That does not mean that they are not also issues voters, right. So when you think about black voters in those term, that means reframing who you’re talking about when you talk about women, when we talk about educated voters, when we talk about blue collar workers, or talking about Midwestern voters, faith voters, voters who care about the Supreme Court, voters who care about abortion. We often get into the default setting in thinking issues voters means white voters. And frankly that is missing huge swaths of the electorate who are highly influential in our primary and general election process.
Johnston, Axios: Political journalists tend to get swept up in the day-to-day drip, drip, drip of coverage. Amid the myopia of so much election coverage, big trends and big stories are overlooked. That’s why we identified the themes we want our journalists to think about in 2020 and then get them to go force the campaigns to talk about them. We picked seven issues that we think are very important and we plan to spend the election year going out on the trail and talking to the campaigns and voters about these issues. What if we find a candidate doesn’t have a policy on climate change, or China or the future of capitalism? That’s great, let’s go call and ask him to make one because we think this is an important topic that the next leader of the United States should have a position on.
Vega, WNYC: The fact that this is an administration that has been explicit about wanting to undo the legislative “gains” that communities of color have made in this country, including things like the Fair Housing Act and asylum policy and others, that is absolutely newsworthy.
Adler, Reuters: We want to be very issue-oriented. One of our tenets is to cover what matters in people’s lives, rather than a lot of the noise that occurs. We picked as our main election themes—in part because they are of wide global importance as well as domestic importance—the economy, immigration, climate change, effects of the trade war with China, and the upcoming US census to define the electorate. We’re going to try to look hard at all those issues and look at how they affect people, both in the US and elsewhere. We’re obviously going to cover the race. You can’t not cover the race. But again, we’re going to try to look at what’s going on from the context of how it affects not only the US but the rest of the world.
Page, USA Today: We’ve always listened to voters, but you have to listen to voters in a way that doesn’t make assumptions about what they mean or what they’re going to say. That is something we are trying really hard to do, and the framework of our coverage for 2020 involves a bigger effort to make sure that we’re talking not only to campaigns but also to voters, and that we are prepared to hear what it is voters are telling us. I’ll give you an example of something I failed to do in 2015—I would do interviews at rallies, and people would tell me things that I knew were untrue, and I thought they were just fringey or just wrong. I did not understand that there was a disinformation campaign going on. So for example, I interviewed somebody at a rally and they said they were supporting Donald Trump. And I said, “Well, why are you supporting Donald Trump?” He said, “Well, the Pope has endorsed Donald Trump.” And I said, “You know what, I’m pretty sure that Pope has not endorsed Donald Trump.” And this voter said, “Oh, yeah he had. I read it.” And I just let it go, because I knew that the Pope had not endorsed Donald Trump. But what I should have heard was—maybe there’s a campaign to put out that information.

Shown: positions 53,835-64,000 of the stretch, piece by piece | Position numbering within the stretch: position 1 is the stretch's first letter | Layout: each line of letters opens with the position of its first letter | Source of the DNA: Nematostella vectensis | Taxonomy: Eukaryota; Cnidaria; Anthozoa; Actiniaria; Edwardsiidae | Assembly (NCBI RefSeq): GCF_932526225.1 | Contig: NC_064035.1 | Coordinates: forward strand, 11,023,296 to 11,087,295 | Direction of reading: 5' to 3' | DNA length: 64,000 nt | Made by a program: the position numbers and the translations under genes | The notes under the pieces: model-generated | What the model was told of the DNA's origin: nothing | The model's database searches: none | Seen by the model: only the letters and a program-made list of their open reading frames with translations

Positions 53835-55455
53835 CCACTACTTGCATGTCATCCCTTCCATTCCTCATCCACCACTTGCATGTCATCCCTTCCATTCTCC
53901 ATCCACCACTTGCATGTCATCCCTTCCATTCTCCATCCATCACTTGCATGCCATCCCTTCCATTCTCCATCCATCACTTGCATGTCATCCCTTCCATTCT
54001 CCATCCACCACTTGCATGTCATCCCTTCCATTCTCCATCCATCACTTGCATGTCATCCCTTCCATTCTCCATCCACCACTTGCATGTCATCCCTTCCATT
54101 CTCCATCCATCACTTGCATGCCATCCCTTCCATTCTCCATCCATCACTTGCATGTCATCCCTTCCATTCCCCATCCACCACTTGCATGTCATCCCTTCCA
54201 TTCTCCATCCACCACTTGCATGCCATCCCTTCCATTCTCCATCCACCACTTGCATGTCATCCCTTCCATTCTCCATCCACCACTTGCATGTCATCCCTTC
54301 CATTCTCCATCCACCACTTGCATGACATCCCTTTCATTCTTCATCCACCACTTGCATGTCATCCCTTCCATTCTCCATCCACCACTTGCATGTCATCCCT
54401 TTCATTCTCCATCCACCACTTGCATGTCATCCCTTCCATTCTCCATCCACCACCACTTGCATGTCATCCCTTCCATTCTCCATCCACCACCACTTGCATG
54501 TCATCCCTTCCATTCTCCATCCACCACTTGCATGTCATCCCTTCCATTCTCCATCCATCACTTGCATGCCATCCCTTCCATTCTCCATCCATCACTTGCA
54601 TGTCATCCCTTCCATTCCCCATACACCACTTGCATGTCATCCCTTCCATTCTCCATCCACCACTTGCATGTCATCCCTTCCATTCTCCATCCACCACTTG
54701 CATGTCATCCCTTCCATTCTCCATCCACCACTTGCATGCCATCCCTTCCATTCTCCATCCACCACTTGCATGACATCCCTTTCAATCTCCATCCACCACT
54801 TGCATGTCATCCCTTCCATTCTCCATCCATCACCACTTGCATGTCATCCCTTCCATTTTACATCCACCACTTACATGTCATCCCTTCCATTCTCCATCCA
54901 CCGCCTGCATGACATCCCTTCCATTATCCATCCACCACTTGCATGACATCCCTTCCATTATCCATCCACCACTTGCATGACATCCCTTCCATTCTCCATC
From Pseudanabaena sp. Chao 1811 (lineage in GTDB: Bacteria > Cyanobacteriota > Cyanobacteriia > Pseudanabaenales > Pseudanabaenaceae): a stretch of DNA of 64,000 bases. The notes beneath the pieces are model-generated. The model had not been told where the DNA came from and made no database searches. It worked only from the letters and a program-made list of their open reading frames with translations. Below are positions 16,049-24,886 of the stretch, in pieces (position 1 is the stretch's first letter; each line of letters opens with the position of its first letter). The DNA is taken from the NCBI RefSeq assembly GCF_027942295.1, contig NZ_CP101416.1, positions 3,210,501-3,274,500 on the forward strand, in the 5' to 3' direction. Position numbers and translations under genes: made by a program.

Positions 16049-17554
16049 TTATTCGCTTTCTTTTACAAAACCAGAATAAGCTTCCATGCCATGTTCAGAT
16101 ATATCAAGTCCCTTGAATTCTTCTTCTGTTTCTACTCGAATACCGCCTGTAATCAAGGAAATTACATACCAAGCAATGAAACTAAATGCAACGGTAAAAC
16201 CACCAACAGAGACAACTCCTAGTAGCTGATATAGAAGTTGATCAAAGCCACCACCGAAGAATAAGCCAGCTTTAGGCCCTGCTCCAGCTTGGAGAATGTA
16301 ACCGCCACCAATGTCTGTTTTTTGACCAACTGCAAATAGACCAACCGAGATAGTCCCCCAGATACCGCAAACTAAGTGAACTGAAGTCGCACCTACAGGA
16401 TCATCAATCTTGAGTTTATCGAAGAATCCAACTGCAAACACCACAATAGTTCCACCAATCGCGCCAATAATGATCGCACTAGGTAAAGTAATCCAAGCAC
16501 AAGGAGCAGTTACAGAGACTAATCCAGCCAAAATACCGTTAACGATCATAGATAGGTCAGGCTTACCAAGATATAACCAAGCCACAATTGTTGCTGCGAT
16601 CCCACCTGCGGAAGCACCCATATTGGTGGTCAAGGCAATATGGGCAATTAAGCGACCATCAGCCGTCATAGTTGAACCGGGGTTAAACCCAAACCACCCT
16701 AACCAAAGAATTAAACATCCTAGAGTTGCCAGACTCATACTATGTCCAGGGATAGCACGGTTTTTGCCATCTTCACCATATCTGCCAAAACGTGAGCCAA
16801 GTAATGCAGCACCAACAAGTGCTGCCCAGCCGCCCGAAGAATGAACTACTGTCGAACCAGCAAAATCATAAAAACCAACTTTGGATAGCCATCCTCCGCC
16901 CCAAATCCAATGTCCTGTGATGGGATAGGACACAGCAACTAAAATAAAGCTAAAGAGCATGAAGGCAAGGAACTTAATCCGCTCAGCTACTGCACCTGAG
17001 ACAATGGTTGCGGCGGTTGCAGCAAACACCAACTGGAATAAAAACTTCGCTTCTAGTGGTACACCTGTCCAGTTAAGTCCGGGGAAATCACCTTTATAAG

Nuzzi, New York: It’s very easy to get in the weeds on stuff that we feel like everybody knows, that’s actually not something that any normal human being would know and it would be interesting if you were to stop and explain it.
Brill, Newsguard: Most people don’t understand that if you’re doing a story about X, hours and hours and hours of work went into it. Because the only other time they see journalists is when they’re sitting on Fox or MSNBC or CNN just pontificating. Every time a news site links to something else that a journalist has done, whether it’s their notes or the text of an interview or anything like that, it really drives home the point that a lot of work went into this and we believe in our work and we want you to see our work.
Herndon, New York Times: I think if you avoid bad faith-ness and avoid talking down––it’s the same level of engagement I would give to a source if they didn’t like something that was in the story, or a politician that has disagreed with the characterization. I think that there are things that, if I am willing to give that to someone of means who can call the paper and get their concerns heard out, I can do that for regular folks who are tweeting that. I can’t respond to every single one, but I do think it’s an opportunity to just say what the thinking was. It doesn’t mean backing down from the reporting, it means telling folks that this is my role.The Editors are the staffers of the Columbia Journalism Review.